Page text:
Rebel leaders in Benghazi, on the eastern end of the Gulf of Sidra, said their supporters are still fighting in Zawiyah, and that the offensive westward along the coast will resume. While Qaddafi’s military has made forays into Zawiyah, they haven’t taken control, Mustafa Gheriani, a spokesman for the anti-Qaddafi rebel fighters, said yesterday in an interview in Benghazi.
State television, citing an unidentified person in Qaddafi’s military, said the “cities in which there are terrorist gangs” are now under army control, with the exception of “some of the gang members” who have barricaded themselves into their houses.
Opposition forces will seek to recapture Bin Jawad after withdrawing from it to Ras Lanuf in the face of reinforced government troops, said Khaled el-Sayeh, a coordinator between the fighters and their ruling council.
Ras Lanuf, which has a tanker terminal in addition to the refinery, has been under sporadic air and artillery bombardment since it was seized by the insurgents last week. Several people were injured in yesterday’s strikes and the city’s water supply was cut off after storage tanks were bombed, Mohamed el Megaryef, a resident of the city, said by phone.
The Ras Lanuf refinery was shut and its employees fled because of the fighting, an official from the Libyan Emirates Oil Refining Co. said today. He spoke before reports of a raid on the facility and calls to his office later weren’t answered.
Abdulhafid Ghoga, a spokesman for the opposition council in Benghazi, said yesterday that the United Nations should impose a no-fly zone that would “stop the carnage” and enable the rebels to “liberate the other cities, including Tripoli.” The rebels have rejected negotiations with Qaddafi, who has also ruled out talks.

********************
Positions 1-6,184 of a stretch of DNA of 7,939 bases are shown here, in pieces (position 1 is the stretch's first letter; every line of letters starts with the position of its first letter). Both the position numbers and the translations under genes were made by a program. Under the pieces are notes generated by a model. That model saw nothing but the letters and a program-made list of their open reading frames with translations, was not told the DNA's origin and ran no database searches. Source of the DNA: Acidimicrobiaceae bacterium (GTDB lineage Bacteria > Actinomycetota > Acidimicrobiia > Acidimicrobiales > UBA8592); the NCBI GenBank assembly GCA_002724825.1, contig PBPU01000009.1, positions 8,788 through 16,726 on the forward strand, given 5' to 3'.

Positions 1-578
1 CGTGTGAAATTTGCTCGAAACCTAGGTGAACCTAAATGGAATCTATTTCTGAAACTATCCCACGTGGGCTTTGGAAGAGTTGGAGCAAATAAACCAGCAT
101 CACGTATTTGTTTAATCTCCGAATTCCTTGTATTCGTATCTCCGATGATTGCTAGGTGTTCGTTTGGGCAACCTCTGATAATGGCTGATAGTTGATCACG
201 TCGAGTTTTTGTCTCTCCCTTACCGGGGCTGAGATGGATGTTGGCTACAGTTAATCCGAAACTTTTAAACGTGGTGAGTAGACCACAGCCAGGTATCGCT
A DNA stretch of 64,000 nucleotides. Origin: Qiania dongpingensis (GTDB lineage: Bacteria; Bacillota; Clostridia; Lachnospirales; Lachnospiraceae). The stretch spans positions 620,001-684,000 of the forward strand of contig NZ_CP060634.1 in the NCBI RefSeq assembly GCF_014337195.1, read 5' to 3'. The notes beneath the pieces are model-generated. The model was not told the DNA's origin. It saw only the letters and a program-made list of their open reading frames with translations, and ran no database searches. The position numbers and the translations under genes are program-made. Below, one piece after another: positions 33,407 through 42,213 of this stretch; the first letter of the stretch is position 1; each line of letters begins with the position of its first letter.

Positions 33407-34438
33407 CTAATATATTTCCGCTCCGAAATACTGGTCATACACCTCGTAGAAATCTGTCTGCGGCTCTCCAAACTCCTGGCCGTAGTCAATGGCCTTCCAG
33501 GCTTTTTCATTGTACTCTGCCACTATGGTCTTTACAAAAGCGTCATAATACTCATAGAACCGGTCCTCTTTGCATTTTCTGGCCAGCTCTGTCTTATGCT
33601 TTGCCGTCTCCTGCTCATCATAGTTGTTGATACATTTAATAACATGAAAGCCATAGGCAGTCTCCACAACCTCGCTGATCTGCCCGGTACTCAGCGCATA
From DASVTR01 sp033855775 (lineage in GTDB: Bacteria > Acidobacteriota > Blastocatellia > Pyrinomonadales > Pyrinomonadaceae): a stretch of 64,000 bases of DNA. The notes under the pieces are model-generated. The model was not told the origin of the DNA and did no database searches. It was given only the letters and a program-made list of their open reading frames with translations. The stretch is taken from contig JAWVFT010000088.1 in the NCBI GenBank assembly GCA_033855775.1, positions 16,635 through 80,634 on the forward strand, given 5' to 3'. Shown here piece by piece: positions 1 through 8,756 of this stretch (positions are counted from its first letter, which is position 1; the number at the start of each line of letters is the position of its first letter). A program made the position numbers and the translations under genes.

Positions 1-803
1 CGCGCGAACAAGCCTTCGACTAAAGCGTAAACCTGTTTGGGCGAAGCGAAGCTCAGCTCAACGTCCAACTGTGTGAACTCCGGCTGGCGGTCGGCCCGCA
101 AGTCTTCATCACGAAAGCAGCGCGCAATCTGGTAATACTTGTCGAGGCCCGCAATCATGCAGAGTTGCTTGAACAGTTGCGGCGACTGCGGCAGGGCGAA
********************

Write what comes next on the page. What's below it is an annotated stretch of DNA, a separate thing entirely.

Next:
U.S. Secretary of State Hillary Clinton said a no-fly zone would need international support, and that the decision should be made by the UN not the U.S. Hussein Hassouna, the Arab League envoy to the U.S., said in an interview yesterday that the proposal has Arab support and should be imposed within a week.
The issue of a no-fly zone over Libya will be discussed at a meeting of North Atlantic Treaty Organization defense ministers in Brussels beginning tomorrow, as well as at a summit of European Union leaders the next day.
“The military capacity is less important right now than the political dimension,” Bastian Giegerich, a consulting fellow at the London-based International Institute for Strategic Studies, said by phone today. “It’s the political dimension which is difficult.”
While the U.K. and France “could take the lead on the political level,” he said, “in terms of military capacity, a lot would have to come from the U.S.”
Cameron and Obama agreed yesterday to plan for “every eventuality” in Libya and work on a UN Security Council resolution, the British prime minister told Parliament in London today without giving details. The two leaders also discussed humanitarian aid, according to the White House.
A convoy of World Food Programme trucks carrying 70 tons of high-energy date bars entered Libya from Egypt yesterday and headed for Benghazi. It’s the first UN humanitarian operation inside Libya, and part of plans to provide food to 1 million people displaced or deprived by the conflict over the next three months.
The EU Union and the U.S. have frozen the overseas assets of Qaddafi and his associates, and the Reserve Bank of Australia said today it will implement “targeted financial sanctions against certain key persons” linked to the regime. The EU is “in the process” of widening sanctions to include organizations controlled by Qaddafi as well as individuals, the bloc’s foreign policy chief, Catherine Ashton, said today.
The Financial Times reported that Libya’s central bank governor, Farhat Omer Bengdara, who has been missing for two weeks and may be one of the few Libyan officials authorized to transfer funds, is in Istanbul and it’s not clear where his loyalties lie.
The Libyan uprising followed popular protest movements that ousted Tunisian President Zine El Abidine Ben Ali and Egyptian President Hosni Mubarak. There have also been anti-government demonstrations in Yemen, Bahrain, Jordan, Algeria, Iran, Iraq and Oman, calling for moves toward democracy, action to improve living standards, and the removal of autocratic leaders who have held power for decades.